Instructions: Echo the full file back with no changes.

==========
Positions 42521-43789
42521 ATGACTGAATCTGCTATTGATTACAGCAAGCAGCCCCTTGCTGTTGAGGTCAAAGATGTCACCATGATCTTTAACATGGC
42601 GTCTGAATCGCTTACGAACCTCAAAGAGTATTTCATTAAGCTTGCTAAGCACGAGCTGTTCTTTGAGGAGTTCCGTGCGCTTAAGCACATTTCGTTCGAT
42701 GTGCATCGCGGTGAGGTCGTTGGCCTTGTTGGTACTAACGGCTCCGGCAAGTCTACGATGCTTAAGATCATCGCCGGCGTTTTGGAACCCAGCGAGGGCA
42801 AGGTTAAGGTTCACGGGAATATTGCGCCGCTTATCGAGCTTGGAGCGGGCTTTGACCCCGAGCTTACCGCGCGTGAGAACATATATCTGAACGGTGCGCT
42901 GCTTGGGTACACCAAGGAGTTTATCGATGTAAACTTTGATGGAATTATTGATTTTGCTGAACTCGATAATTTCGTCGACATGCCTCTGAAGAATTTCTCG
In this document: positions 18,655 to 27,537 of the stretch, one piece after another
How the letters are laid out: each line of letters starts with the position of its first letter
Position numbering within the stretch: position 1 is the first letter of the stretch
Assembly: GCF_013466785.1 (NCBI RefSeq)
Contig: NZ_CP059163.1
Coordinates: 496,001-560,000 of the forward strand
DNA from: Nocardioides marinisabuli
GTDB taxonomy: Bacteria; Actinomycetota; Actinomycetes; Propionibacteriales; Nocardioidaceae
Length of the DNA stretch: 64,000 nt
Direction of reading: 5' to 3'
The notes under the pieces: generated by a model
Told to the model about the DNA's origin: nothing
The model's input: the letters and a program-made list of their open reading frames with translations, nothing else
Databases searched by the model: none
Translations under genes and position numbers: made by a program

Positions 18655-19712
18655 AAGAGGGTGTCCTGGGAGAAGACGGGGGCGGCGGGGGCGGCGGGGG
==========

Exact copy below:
Positions 42521-43789
42521 ATGACTGAATCTGCTATTGATTACAGCAAGCAGCCCCTTGCTGTTGAGGTCAAAGATGTCACCATGATCTTTAACATGGC
42601 GTCTGAATCGCTTACGAACCTCAAAGAGTATTTCATTAAGCTTGCTAAGCACGAGCTGTTCTTTGAGGAGTTCCGTGCGCTTAAGCACATTTCGTTCGAT
42701 GTGCATCGCGGTGAGGTCGTTGGCCTTGTTGGTACTAACGGCTCCGGCAAGTCTACGATGCTTAAGATCATCGCCGGCGTTTTGGAACCCAGCGAGGGCA
42801 AGGTTAAGGTTCACGGGAATATTGCGCCGCTTATCGAGCTTGGAGCGGGCTTTGACCCCGAGCTTACCGCGCGTGAGAACATATATCTGAACGGTGCGCT
42901 GCTTGGGTACACCAAGGAGTTTATCGATGTAAACTTTGATGGAATTATTGATTTTGCTGAACTCGATAATTTCGTCGACATGCCTCTGAAGAATTTCTCG
In this document: positions 18,655 to 27,537 of the stretch, one piece after another
How the letters are laid out: each line of letters starts with the position of its first letter
Position numbering within the stretch: position 1 is the first letter of the stretch
Assembly: GCF_013466785.1 (NCBI RefSeq)
Contig: NZ_CP059163.1
Coordinates: 496,001-560,000 of the forward strand
DNA from: Nocardioides marinisabuli
GTDB taxonomy: Bacteria; Actinomycetota; Actinomycetes; Propionibacteriales; Nocardioidaceae
Length of the DNA stretch: 64,000 nt
Direction of reading: 5' to 3'
The notes under the pieces: generated by a model
Told to the model about the DNA's origin: nothing
The model's input: the letters and a program-made list of their open reading frames with translations, nothing else
Databases searched by the model: none
Translations under genes and position numbers: made by a program

Positions 18655-19712
18655 AAGAGGGTGTCCTGGGAGAAGACGGGGGCGGCGGGGGCGGCGGGGG